What do you think have garden centre's lost there way and become more like out of town shopping centre's or do you like the new look big shinny Garden Centre's that they have become ?.

Sunday, 2 February 2014

New Issue of The Potting Shed Uk

Things are beginning to grow

Well in the greenhouse they are with the never ending rain i have been spending a lot of time in the greenhouse recently. But it's only the last week that plants have really started to get growing the Fushia's cuttings i took last autumn have rooted well and filled there cells full of root so where in need of a potting up. 
 I potted them up into 9cm (3") pots in multipurpose compost with a bit of perlite added after potting up i pinched the tops out. these where put to good use as new cuttings. They are now happily sitting in the propagator with a little bottom heat to encourage them to root.
Geraniums where next on the list these where some plants we had growing in the garden last year at the end of the season i potted them up and have kept them in a heated greenhouse all winter. These have put on lots of growth so it meant lots of cuttings to be had I managed to get about 3-4 cuttings off each of the plants. I put these into individual cells so to lessen the root disturbance when they need to be potted on. 

You know spring is not long away when you start taking cuttings and sowing seeds there is many more cuttings and seeds to be taken and sown in the months ahead. lets hope we get a bit more sunshine to encourage them along.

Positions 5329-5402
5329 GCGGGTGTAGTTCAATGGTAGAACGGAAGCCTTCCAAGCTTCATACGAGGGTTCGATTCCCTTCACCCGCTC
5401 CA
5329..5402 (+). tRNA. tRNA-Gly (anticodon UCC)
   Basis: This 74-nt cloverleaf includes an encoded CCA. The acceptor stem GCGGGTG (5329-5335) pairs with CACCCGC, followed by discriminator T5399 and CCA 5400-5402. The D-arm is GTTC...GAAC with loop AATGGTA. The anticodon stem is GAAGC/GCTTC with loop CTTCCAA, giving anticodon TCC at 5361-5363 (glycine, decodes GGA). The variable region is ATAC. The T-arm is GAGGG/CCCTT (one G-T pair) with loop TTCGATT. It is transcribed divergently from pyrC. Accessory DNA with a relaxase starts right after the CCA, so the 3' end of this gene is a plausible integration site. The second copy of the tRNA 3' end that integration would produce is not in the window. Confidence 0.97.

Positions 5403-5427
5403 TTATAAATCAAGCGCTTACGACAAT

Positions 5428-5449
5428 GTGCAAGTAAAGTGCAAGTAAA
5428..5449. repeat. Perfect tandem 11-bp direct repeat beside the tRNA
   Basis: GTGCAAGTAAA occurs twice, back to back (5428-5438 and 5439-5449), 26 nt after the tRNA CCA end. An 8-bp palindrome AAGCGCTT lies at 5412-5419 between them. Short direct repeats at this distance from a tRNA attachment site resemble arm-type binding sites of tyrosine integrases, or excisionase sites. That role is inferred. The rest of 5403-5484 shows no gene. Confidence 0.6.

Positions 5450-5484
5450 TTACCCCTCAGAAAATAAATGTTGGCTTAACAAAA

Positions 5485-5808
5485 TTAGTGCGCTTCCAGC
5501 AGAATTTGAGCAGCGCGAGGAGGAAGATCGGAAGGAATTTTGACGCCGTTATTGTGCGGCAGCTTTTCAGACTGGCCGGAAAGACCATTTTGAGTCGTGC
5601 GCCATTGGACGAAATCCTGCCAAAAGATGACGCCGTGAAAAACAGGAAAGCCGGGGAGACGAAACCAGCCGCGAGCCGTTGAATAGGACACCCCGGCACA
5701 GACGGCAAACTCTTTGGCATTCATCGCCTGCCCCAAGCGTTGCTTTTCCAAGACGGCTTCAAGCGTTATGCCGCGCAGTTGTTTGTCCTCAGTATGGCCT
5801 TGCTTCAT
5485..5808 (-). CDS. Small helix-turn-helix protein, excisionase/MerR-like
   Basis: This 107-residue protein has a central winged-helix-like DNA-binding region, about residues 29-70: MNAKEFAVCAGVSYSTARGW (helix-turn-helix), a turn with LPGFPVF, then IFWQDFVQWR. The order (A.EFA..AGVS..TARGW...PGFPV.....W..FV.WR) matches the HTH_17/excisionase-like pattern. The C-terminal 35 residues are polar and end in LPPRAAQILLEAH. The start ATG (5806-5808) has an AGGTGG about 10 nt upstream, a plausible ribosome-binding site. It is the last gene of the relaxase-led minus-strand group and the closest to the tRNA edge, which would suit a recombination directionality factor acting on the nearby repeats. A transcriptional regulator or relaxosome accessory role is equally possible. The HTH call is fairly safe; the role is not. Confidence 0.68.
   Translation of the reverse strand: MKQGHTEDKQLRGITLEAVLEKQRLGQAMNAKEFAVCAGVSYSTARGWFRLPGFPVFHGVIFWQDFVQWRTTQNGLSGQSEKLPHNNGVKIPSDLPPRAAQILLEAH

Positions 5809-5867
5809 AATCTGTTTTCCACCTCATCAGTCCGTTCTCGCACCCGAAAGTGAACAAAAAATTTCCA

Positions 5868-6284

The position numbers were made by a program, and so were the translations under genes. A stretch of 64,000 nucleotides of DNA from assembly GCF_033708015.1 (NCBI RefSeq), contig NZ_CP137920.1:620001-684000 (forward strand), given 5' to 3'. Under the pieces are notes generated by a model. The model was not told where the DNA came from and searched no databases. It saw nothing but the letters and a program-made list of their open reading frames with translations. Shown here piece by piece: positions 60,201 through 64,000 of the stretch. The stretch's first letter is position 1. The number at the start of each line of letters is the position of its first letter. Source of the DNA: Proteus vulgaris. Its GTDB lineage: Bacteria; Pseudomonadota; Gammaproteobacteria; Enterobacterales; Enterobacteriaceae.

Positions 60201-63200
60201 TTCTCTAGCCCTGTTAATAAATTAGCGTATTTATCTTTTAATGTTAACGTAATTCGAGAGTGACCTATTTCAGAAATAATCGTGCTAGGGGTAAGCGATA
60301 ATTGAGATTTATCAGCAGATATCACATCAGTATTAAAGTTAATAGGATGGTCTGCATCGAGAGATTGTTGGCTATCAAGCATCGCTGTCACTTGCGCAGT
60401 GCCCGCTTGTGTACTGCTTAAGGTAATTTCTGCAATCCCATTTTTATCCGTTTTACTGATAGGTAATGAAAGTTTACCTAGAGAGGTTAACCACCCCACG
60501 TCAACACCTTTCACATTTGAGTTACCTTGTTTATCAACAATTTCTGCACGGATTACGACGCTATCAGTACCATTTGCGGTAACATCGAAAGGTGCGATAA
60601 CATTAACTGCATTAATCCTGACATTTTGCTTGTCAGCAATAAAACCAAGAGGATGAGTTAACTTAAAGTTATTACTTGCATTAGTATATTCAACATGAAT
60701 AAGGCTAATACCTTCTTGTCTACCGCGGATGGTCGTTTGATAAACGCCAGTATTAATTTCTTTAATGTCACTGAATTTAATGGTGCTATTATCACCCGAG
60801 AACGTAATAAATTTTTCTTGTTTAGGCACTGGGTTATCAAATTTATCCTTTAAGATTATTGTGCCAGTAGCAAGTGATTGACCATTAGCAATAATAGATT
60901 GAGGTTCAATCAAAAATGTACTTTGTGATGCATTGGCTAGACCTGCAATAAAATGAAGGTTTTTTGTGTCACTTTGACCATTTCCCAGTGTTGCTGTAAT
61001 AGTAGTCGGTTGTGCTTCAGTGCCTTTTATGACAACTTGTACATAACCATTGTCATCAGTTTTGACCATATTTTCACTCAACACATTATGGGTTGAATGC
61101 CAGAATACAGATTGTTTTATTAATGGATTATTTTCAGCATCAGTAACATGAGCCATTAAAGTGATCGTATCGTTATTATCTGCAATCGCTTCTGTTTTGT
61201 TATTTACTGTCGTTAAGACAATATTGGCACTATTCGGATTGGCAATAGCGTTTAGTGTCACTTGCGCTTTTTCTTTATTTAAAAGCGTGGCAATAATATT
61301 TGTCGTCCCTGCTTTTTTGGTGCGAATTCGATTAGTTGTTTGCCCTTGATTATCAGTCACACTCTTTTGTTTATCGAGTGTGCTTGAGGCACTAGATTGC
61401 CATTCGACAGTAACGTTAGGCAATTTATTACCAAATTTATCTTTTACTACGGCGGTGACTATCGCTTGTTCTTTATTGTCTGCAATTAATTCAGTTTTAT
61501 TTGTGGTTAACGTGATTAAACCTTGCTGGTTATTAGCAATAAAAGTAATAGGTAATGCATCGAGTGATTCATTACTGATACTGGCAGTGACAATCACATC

Saturday, 1 February 2014

Book Review Natures Treasure house

By John Thackray and Bob Press

I have visited the Natural History Museum several times and have always been amazed by the displays just walking through the main door is orinspiring. Not to mention seeing a full size model of a whale hanging from the ceiling but how did this great institution come to be this book takes you through the history museum from it's not so humble beginnings to the modern day.
The man we have to thank for the Natural history museum is Sir Hans Sloane although not the official founder of the. But if it was not for his vast collection the museum would never have begun Sloane was a great collector of natural history artifacts the rarer and the more unusual the better so he could impress his friends. On Sloane death in 1753 his will declared that his collection be kept together 63 trustees had been appointed prior to his death and they had the task to sell the collection as one. The government was petitioned to buy the collection as a whole it was agreed that Sloane’s collection and several other collection be brought together to form The British Museum. The museum grew and grew out growing many buildings through it's history until in 1873 the natural history collection gained it's own building. Which opened to the public in 1881 in South Kensington still under the management of The British Museum until 1992 when it became The Natural History Museum  as we know today.
This is a fascinating book well written with lots of great pictures and is a must read for anyone in to natural history or just history in general.

RRP £12.99

ISBN 978 0 565 09318 1

Available from the Natural History Museum and all good book shops